Watch 43-year-old Tom Brady do battle with 42-year-old Drew Brees as the Tampa Bay Buccaneers travel to the New Orleans Saints in the divisional round of the NFL playoffs – live on Sky Sports NFL, 11.40pm, Sunday
By David Currie
Tom Brady posted a tweet on Tuesday that went, as the kids would say, ‘viral’.
Brady mocked up, or got some younger tech-savvy assistant to, a digitally-aged image of him and his opponent on Sunday night, Drew Brees.
Brady is 43 years old and Brees just turned 42 on Friday; at a combined age of 85 years and 169 days old by kick-off in the Tampa Bay Buccaneers’ divisional round game with the New Orleans Saints, they will become the oldest quarterbacks to compete in a playoff game in the Super Bowl era – nearly seven years older than the prior record. ‘History awaits’ indeed.
And while Brady’s post was a sarcastic swipe at the narrative he knew would be set to dominate the week’s build-up, this meeting of two unrivalled veterans is one to be savoured – as it is surely to be confined to the history books come the early hours of Monday morning.
While Brady shows no signs of stopping – more on that in a moment – this has long been rumoured to be Brees’ last dance, a final go at earning himself a second Super Bowl win after suffering three heart-breaking losses in the last three seasons.
Stefon Diggs was responsible for the first of those with his Minneapolis Miracle in the 2017 Divisional Round, a dodgy pass interference no-call by an official did for the Saints in the AFC Championship game a year later, while the Vikings stunned them again, this time in their own building, in last year’s Wild Card round.
Old Father Time has been significantly slowed in his pursuit of these two quarterbacking greats, but he has certainly gained a yard on Brees this season.
The future Hall of Famer hasn’t quite been at his best in 2020, no longer able to force the ball downfield to the degree he used to in his 5,000-yard heydays of 2008, 2011-13 and 2016. By way of contrast, Brady, one year his senior, has completed nearly twice as many deep passes (35) as Brees has even attempted (19) this year.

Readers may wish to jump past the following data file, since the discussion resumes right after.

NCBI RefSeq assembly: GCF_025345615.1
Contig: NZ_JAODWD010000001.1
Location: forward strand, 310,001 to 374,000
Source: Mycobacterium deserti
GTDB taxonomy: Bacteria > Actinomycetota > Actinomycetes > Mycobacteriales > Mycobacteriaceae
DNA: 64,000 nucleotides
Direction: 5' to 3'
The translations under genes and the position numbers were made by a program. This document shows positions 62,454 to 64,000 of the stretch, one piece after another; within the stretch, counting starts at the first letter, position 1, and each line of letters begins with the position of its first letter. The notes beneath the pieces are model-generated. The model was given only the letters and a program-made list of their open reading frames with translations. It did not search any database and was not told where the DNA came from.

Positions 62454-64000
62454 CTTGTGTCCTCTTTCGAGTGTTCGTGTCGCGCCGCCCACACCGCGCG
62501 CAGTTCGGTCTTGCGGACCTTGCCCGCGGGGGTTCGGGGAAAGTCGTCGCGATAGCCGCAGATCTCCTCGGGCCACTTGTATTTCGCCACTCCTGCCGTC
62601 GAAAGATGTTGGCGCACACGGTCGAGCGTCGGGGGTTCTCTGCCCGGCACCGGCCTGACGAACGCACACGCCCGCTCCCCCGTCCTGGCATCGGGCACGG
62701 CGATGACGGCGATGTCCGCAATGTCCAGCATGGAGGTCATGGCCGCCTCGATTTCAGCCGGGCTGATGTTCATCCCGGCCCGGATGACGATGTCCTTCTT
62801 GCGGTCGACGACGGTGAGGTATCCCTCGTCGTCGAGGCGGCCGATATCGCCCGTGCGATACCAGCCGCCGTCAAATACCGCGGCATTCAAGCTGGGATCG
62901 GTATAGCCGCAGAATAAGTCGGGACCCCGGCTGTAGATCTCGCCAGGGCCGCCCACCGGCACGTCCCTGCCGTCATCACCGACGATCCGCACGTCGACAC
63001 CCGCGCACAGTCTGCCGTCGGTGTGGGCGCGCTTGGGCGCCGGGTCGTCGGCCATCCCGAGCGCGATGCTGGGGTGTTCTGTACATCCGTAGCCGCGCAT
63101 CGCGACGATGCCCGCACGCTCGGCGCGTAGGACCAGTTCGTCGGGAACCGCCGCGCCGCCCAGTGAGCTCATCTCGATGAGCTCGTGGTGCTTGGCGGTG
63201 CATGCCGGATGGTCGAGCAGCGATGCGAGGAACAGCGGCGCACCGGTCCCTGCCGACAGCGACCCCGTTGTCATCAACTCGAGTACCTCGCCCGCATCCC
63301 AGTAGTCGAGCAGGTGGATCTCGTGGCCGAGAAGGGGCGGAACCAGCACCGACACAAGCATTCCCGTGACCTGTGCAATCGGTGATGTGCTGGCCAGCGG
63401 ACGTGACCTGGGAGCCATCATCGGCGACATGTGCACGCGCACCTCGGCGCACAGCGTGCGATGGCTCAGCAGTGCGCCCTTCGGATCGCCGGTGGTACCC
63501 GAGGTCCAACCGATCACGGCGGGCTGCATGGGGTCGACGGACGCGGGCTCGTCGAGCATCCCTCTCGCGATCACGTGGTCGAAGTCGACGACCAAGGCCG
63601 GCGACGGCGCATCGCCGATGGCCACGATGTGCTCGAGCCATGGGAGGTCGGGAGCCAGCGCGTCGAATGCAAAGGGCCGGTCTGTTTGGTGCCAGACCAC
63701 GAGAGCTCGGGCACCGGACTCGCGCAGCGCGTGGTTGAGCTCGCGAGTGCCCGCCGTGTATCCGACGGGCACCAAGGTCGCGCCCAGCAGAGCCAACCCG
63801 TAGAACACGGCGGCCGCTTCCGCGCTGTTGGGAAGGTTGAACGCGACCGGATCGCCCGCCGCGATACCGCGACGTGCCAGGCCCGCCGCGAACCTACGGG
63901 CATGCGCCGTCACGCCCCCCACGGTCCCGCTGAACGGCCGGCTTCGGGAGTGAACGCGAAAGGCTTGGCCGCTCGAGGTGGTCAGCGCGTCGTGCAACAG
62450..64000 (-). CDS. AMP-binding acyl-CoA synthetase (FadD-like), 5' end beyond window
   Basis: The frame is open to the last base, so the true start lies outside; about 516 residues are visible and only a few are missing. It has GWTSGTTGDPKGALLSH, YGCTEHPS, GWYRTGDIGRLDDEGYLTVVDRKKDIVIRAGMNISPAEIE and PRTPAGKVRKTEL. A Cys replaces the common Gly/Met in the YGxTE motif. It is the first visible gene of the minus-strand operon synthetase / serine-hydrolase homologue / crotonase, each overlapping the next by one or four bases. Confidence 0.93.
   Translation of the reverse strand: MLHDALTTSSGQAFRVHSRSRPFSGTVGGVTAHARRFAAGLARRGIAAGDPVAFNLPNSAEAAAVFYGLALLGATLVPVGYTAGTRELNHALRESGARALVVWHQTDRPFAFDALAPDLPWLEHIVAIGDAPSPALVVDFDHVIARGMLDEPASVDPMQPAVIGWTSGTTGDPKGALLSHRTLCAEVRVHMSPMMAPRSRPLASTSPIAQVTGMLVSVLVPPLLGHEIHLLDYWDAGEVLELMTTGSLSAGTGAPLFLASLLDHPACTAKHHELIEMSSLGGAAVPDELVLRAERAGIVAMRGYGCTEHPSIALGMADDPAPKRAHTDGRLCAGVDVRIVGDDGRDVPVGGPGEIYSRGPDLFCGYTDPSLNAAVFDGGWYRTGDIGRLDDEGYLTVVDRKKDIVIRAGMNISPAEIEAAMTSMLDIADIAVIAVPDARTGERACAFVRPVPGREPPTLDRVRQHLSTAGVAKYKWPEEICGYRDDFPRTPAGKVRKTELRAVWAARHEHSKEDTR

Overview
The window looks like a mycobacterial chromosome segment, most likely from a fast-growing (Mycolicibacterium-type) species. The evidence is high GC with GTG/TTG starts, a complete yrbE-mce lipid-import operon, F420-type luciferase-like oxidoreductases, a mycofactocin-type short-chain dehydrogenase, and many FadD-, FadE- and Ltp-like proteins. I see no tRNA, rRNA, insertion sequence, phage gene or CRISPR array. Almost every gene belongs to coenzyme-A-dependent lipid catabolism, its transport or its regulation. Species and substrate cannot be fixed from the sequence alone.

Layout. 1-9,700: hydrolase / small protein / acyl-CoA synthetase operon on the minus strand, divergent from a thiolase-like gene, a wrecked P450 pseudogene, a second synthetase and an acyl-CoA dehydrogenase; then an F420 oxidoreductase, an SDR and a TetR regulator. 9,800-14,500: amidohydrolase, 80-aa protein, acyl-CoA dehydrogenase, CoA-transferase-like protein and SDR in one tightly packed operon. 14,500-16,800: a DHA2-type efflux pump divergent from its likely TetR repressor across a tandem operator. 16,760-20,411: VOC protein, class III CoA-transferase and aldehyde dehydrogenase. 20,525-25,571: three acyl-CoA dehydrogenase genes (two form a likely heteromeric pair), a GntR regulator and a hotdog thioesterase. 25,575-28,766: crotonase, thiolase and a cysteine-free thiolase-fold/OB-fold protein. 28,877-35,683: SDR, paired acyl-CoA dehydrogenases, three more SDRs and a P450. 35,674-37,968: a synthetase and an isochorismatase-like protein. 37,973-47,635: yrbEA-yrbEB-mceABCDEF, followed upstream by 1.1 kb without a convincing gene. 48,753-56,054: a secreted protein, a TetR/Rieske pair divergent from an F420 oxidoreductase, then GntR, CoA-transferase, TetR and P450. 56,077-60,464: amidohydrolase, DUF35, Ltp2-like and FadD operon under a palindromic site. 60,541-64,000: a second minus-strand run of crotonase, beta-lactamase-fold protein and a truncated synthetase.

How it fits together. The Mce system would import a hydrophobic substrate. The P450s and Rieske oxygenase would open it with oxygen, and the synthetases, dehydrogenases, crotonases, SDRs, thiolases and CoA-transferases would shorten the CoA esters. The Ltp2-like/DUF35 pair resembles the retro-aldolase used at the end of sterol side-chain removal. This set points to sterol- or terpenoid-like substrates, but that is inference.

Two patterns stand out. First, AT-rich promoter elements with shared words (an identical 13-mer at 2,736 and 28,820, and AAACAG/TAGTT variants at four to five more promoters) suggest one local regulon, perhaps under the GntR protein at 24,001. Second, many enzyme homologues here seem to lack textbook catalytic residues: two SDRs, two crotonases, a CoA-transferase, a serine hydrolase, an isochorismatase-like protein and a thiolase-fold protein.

This has all contributed to Brady having one of his best-ever seasons – even when taking into account his storied career which has earned him a record six Super Bowl rings already.
Brady’s 4,633 passing yards is the fifth-highest mark of his two-decade-long dominance of the NFL, while his 40 touchdowns is second only to his 2007 season tally of 50 when the New England Patriots were chasing an undefeated season before being stunned by the New York Giants in Super Bowl XLII.
After his offseason exit from New England for the sunnier shores of Tampa Bay, Brady and the Bucs were middling at best at the midway point of the season, posting a 7-5 record, with the veteran QB serving up 11 interceptions.
Since, however, Brady has got hot down the stretch, averaging 342.8 yards per game, with 14 TDs to one pick as they’ve won five straight – including their Wild Card win over the Washington Football Team last weekend, in which Brady became the oldest QB in NFL history to throw a touchdown pass.
Brees’ dink and dunk approach, meanwhile, has been nowhere near as easy on the eye, but it has been just as effective. Restricted to starting only 12 games after breaking 11 ribs in the Week 10 win over the San Francisco 49ers, Brees put up only 2,942 passing yards on the year, albeit with a still mightily impressive touchdown to interception ratio of 24 to six.
Also, this is a Saints team that no longer needs to put it all on Brees’ shoulders to be successful. Their defence, which ranks in the top five in the NFL in all of the major statistical categories – yards, points, rushing, passing – is this team’s strength.
That’s what awaits Brady on Sunday. And he hasn’t fared well on the two previous occasions he has faced them, being swept by a divisional opponent for the first time in his career in Tampa Bay’s two losses to the Saints earlier in the year.
Brady’s Bucs were understandably rusty in the season opener as they went down 34-23 on the road, but they’d had plenty of time to gel by the time of their Week Nine 38-3 drubbing at home – arguably the worst loss of Brady’s career, as he was picked off three times.
As mentioned before, Tampa have no doubt turned a corner since that defeat, with their plethora of offensive weapons all finally clicking.
Antonio Brown, who was making his Bucs debut in that defeat, for example, has accounted for 483 yards and four TDs in his eight games – and that is as just a complimentary piece to the likes of Mike Evans and Chris Godwin in the passing game.
But Brees too could be about to benefit from having one of his key targets back.
Michael Thomas has been absent for most of the year due to disciplinary issues and injury, but the 2019 offensive player of the year returned last weekend to put up a five-catch, 73-yard stat line and his first score of the season in the Wild Card win over the Chicago Bears. Plus, there’s the play of Alvin Kamara and his 1,688 scrimmage yards and 21 TDs to consider.
All of this adds to the intrigue of Sunday night’s matchup but, ultimately, as Brady predicted, it’s the tale of the two old timers facing off for one last time that is understandably set to dominate.
The pair have put up some crazy numbers over the years, leading the league at No 1 and 2 in all major passing categories. Here’s a chance to create even more history.